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Italian Tomato and Mozzarella Caprese

 
This recipe belongs to the top 10% of the healthiest recipes.healthy
This recipe is vegetarian.vegetarian
This recipe can be made gluten free by choosing gluten-free versions of basic ingredients commonly found in supermarkets or online.gluten-free
This recipe is suitable for a primal diet.primal
 
One serving costs about $2.04

$2.04 per serving

1 people like this recipe

1 likes

This recipe is ready in 45 minutes

Ready in 45 minutes

4 vegetarian,gluten-free,healthy,primal,gluten free,lacto ovo vegetarian,primal lunch,main course,main dish,dinner Mediterranean,Italian,Eastern European,European,Greek
spoonacular Score:90%

Spoonacular Score: 90%

 

Italian Tomato and Mozzarella Caprese might be just the main course you are searching for. This recipe makes 4 servings with 267 calories, 28g of protein, and 14g of fat each. For $1.66 per serving, this recipe covers 18% of your daily requirements of vitamins and minerals. 1 person has made this recipe and would make it again. If you have olive oil, kosher salt, basil leaves, and a few other ingredients on hand, you can make it. To use up the black pepper you could follow this main course with the Dr. Pepper Cake with Flour Cooked Frosting as a dessert. This recipe is typical of Mediterranean cuisine. It is a good option if you're following a gluten free, primal, fodmap friendly, and vegetarian diet. All things considered, we decided this recipe deserves a spoonacular score of 80%. This score is outstanding. Try Caprese Quesadilla with Tomato, Mozzarella & Basil Mayonnaise, Caprese Salad with a Twist – Avocado, Tomato, Mozzarellan and Basil with Pasta, and Spinach, Tomato, and Fresh Mozzarella Pasta Salad with Italian Dressing for similar recipes.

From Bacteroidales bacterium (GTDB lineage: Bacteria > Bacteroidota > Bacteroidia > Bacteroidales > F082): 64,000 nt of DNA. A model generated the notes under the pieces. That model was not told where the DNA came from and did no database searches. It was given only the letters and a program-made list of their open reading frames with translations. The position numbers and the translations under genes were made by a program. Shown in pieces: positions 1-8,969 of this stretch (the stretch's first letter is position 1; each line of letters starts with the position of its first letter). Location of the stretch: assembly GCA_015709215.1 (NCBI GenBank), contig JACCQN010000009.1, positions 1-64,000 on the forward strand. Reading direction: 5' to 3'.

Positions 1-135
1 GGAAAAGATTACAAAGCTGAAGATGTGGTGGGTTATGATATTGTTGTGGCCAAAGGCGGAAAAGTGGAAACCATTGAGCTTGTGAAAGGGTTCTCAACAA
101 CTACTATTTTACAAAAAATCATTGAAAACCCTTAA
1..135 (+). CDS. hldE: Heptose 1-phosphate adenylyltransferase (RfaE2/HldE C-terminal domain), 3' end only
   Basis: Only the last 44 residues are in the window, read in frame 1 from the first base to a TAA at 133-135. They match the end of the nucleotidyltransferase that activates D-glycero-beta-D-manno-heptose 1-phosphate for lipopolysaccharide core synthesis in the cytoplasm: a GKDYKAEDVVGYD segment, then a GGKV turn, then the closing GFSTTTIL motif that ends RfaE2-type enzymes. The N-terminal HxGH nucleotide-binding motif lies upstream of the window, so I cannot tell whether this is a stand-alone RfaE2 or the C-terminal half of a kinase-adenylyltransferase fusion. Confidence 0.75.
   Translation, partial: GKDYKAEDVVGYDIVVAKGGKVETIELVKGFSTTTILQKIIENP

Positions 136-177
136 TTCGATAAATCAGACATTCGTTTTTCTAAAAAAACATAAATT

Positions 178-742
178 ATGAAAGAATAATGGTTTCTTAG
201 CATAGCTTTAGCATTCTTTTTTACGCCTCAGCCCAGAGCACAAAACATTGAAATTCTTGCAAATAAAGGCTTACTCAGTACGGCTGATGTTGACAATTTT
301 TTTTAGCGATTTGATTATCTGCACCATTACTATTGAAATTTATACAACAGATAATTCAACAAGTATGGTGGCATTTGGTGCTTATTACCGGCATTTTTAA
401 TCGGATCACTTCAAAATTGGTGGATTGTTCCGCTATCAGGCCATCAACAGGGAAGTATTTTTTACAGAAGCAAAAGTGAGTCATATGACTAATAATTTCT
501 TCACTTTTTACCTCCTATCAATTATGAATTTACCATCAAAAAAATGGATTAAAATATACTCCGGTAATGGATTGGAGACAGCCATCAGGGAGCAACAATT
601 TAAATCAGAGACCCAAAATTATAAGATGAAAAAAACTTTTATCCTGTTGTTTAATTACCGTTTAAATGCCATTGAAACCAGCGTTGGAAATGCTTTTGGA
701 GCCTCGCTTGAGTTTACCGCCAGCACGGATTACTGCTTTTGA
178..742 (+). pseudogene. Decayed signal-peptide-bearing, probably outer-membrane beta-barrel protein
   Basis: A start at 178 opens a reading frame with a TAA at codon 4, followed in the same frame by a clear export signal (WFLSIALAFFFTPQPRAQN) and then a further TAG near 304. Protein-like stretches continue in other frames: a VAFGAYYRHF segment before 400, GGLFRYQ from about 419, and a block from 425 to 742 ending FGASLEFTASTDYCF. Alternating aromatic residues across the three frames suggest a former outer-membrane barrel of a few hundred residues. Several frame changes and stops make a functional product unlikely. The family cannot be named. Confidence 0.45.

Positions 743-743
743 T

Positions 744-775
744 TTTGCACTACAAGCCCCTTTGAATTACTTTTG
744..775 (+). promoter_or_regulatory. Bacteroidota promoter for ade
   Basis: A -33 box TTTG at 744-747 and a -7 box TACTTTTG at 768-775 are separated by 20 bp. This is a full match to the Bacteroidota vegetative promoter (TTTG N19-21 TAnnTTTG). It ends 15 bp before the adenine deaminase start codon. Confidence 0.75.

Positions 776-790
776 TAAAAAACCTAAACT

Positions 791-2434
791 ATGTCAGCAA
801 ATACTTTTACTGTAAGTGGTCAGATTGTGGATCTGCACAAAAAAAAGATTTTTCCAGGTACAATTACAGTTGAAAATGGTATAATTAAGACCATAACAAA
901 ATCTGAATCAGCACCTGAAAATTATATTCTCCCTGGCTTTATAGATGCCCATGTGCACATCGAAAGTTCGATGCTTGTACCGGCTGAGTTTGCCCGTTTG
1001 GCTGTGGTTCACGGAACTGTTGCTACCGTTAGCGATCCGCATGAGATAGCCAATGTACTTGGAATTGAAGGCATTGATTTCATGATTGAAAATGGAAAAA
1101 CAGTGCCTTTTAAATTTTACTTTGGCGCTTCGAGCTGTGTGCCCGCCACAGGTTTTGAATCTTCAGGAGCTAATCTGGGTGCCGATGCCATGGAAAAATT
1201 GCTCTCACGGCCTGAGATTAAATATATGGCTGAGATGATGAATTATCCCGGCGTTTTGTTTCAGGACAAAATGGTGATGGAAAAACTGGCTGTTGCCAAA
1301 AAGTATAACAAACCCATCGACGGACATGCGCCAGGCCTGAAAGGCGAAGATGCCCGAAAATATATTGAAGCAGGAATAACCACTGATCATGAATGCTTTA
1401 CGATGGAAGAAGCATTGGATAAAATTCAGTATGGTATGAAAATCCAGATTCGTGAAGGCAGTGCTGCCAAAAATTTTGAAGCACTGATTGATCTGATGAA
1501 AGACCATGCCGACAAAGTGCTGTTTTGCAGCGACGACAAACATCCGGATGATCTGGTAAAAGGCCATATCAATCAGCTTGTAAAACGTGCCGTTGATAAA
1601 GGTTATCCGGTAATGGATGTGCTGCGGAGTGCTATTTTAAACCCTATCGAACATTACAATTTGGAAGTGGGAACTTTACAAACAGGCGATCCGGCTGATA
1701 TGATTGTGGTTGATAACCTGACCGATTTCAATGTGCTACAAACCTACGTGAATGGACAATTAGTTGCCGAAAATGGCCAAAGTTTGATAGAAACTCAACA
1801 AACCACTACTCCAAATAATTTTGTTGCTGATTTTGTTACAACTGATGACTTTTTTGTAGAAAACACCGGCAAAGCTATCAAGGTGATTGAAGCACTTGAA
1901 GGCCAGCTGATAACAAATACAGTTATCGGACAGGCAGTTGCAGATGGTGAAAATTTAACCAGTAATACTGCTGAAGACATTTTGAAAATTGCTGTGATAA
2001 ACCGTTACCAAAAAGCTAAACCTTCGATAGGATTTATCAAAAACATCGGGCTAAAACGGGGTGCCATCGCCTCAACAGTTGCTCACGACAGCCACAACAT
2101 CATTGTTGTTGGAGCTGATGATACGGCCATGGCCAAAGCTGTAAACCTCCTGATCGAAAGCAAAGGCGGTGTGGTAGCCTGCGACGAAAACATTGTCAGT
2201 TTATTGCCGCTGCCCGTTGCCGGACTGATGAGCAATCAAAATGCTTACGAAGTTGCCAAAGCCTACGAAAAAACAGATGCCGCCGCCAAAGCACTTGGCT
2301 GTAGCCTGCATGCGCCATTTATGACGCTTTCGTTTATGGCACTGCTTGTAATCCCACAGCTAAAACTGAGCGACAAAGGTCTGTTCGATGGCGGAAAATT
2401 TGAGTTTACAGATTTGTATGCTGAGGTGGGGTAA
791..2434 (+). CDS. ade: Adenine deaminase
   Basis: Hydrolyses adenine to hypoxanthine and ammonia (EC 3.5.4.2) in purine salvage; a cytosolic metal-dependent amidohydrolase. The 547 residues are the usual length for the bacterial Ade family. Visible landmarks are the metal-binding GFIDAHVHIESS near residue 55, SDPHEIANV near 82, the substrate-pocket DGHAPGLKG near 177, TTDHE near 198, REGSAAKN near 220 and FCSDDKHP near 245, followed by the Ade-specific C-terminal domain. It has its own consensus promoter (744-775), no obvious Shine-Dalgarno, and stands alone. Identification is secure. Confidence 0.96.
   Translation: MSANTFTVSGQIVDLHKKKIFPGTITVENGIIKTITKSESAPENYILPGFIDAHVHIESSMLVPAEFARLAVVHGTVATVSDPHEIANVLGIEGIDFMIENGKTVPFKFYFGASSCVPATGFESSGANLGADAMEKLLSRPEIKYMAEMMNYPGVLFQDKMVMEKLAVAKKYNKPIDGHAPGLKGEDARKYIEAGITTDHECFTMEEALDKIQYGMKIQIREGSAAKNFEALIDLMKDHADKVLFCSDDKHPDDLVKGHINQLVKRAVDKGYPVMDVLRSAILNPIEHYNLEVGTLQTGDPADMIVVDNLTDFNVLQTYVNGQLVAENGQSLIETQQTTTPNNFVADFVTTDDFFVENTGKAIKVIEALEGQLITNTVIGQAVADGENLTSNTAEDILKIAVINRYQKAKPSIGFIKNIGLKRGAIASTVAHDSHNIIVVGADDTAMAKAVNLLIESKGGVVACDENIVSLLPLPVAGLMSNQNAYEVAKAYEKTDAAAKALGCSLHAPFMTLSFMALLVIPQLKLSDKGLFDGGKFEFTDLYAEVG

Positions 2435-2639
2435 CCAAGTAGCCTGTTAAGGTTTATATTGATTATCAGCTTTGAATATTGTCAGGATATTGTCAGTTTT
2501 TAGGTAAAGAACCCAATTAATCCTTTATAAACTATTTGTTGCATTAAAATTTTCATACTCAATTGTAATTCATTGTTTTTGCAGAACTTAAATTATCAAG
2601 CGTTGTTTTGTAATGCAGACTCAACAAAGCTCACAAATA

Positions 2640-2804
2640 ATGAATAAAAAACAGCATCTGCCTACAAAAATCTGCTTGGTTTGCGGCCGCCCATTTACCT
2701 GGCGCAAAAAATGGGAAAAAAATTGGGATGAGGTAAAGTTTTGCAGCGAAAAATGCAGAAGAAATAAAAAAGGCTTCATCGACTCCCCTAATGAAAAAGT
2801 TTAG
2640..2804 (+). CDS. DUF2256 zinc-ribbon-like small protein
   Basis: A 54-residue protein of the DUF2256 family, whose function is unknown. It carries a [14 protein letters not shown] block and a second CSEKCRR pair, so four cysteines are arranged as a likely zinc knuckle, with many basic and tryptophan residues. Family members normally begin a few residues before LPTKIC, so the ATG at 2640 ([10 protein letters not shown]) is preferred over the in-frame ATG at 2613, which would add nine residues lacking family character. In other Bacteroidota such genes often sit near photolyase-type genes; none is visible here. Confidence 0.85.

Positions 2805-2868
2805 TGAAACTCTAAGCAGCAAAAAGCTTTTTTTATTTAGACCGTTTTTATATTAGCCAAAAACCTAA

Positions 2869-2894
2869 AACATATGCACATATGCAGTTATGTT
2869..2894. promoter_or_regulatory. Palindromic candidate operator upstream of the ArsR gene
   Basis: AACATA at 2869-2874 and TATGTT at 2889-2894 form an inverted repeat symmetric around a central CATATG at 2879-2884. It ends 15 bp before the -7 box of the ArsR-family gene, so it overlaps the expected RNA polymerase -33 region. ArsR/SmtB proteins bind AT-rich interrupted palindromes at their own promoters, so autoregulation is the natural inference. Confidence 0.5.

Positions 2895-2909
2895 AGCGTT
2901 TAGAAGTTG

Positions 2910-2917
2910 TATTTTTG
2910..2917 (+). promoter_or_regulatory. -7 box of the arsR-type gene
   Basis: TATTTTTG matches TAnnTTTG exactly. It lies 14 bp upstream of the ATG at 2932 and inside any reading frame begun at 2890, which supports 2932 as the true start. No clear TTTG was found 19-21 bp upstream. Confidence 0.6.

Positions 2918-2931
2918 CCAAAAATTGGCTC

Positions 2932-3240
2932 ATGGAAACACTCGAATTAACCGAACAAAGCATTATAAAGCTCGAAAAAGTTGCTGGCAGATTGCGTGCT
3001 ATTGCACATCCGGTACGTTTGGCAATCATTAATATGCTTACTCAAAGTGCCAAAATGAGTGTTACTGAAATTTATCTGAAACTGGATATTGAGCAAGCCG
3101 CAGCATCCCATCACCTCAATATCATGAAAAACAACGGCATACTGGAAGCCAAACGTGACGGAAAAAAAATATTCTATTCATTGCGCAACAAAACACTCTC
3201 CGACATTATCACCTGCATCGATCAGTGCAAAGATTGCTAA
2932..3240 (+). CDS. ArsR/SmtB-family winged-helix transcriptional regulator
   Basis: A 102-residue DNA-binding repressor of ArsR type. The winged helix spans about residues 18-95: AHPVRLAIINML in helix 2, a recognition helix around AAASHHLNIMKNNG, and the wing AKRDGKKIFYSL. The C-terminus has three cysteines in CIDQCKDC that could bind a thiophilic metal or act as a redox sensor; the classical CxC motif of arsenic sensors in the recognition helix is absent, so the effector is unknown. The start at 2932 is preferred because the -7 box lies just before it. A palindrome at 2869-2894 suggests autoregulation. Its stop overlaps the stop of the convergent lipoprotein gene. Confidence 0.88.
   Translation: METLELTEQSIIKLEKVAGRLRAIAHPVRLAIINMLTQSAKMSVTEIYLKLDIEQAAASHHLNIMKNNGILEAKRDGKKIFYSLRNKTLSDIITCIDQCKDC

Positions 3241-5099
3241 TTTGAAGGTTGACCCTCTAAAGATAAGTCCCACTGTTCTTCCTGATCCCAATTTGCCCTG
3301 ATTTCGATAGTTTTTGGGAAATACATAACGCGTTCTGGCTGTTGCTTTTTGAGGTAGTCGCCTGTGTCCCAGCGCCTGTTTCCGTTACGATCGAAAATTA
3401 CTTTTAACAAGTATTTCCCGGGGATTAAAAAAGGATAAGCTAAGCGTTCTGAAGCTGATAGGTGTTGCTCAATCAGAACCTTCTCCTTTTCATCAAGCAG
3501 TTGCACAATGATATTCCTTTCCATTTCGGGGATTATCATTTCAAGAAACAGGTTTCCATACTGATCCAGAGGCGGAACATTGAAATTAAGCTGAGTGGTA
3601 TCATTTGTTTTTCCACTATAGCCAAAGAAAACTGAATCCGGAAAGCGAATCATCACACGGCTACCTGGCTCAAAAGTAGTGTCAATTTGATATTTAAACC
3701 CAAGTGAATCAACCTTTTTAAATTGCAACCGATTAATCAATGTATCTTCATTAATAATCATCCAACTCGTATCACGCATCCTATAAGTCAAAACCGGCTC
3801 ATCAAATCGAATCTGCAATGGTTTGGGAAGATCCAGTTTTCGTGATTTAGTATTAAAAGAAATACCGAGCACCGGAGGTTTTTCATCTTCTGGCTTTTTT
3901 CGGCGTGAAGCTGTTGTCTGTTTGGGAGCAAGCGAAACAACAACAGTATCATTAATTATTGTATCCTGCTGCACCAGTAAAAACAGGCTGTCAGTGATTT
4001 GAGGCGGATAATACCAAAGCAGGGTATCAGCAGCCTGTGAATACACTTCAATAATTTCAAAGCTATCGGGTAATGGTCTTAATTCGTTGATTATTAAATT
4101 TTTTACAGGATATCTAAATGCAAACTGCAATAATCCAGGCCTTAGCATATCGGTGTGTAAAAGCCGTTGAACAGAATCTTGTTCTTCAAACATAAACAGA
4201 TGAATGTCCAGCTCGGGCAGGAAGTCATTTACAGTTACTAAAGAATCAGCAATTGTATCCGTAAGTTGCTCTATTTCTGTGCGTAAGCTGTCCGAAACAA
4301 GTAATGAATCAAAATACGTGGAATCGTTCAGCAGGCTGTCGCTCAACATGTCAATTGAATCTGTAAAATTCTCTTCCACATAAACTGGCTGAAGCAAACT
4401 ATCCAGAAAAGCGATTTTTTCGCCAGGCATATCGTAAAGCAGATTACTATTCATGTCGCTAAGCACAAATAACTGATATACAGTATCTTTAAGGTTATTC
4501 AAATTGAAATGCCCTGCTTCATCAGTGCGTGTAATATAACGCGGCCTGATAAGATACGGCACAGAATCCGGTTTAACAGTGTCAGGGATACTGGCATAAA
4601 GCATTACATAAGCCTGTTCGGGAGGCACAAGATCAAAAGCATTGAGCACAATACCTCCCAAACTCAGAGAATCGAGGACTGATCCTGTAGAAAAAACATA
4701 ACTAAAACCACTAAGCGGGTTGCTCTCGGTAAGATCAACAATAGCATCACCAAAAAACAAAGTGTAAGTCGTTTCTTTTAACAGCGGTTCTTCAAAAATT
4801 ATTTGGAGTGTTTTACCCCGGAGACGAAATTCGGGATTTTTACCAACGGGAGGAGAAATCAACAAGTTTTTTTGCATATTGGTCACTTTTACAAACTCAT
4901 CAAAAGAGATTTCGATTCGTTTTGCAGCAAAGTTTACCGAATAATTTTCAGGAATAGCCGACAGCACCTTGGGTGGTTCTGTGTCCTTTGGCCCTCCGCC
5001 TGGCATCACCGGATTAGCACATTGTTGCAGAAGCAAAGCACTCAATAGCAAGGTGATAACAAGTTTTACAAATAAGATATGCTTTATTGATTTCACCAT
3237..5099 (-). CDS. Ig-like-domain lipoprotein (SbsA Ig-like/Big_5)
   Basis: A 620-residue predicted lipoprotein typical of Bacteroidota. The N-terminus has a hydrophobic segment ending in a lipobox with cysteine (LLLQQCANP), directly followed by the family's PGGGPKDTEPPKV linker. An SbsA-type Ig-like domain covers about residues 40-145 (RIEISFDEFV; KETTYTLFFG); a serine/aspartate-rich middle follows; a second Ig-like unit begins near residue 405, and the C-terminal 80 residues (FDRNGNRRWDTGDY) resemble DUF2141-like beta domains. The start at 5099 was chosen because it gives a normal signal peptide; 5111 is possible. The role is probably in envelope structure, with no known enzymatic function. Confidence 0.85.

Italian works really well with Trebbiano, Verdicchio, and Chianti. Italians know food and they know wine. Trebbiano and Verdicchio are Italian white wines that pair well with fish and white meat, while Chianti is a great Italian red for heavier, bolder dishes. One wine you could try is Ruffino Riserva Ducale Oro Chianti Classico. It has 4.3 out of 5 stars and a bottle costs about 35 dollars.

Ruffino Riserva Ducale Oro Chianti Classico

Ruby red with garnet hues. The wine expresses a distinctive Tuscan bouquet of violet, cherry, and plum, with aromas of chocolate and spice. Intense aromas of violet, blackberry, cherry, and ripe plum with intriguing notes of cinnamon and clove. Classic elegance and structure in which the fruit, tannins, and spices form a tightly woven balance, with a lingering fi nish of chocolate and coffee.Pairs exquisitely with traditional Italian dishes such as a classic bisteca Fiorentina, pasta Bolognese, wild boar ragu, and eggplant Parmesan. It’s also wonderful with dishes such as grilled ribeye and roasted vegetables.

» Get this wine on Wine.com

Ingredients

Servings:
1 oz
1 oz balsamic vinegar
balsamic vinegar
some
some black bell pepper
black bell pepper
0.25 cups
0.25 cups fresh basil leaves
fresh basil leaves
some
some kosher salt
kosher salt
0.25 cups
0.25 cups olive oil
olive oil
1 leaf
1 leaf dry oregano leaves
dry oregano leaves
12 oz
12 oz fresh skim milk mozzarella
fresh skim milk mozzarella
1 lb
1 lb vine ripened tomatoes
vine ripened tomatoes
1 oz balsamic vinegar
1 oz
balsamic vinegar
some black bell pepper
some
black bell pepper
0.25 cups fresh basil leaves
0.25 cups
fresh basil leaves
some kosher salt
some
kosher salt
0.25 cups olive oil
0.25 cups
olive oil
1 leaf dry oregano leaves
1 leaf
dry oregano leaves
12 oz fresh skim milk mozzarella
12 oz
fresh skim milk mozzarella
1 lb vine ripened tomatoes
1 lb
vine ripened tomatoes


Instructions

  1. On a large platter, arrange sliced tomatoes and drizzle with balsamic vinegar. Place one basil leaf on top of each tomato slice.
  2. Slice mozzarella and place on top of basil leaves.
  3. Sprinkle oregano, salt and black pepper on cheese and drizzle with the olive oil.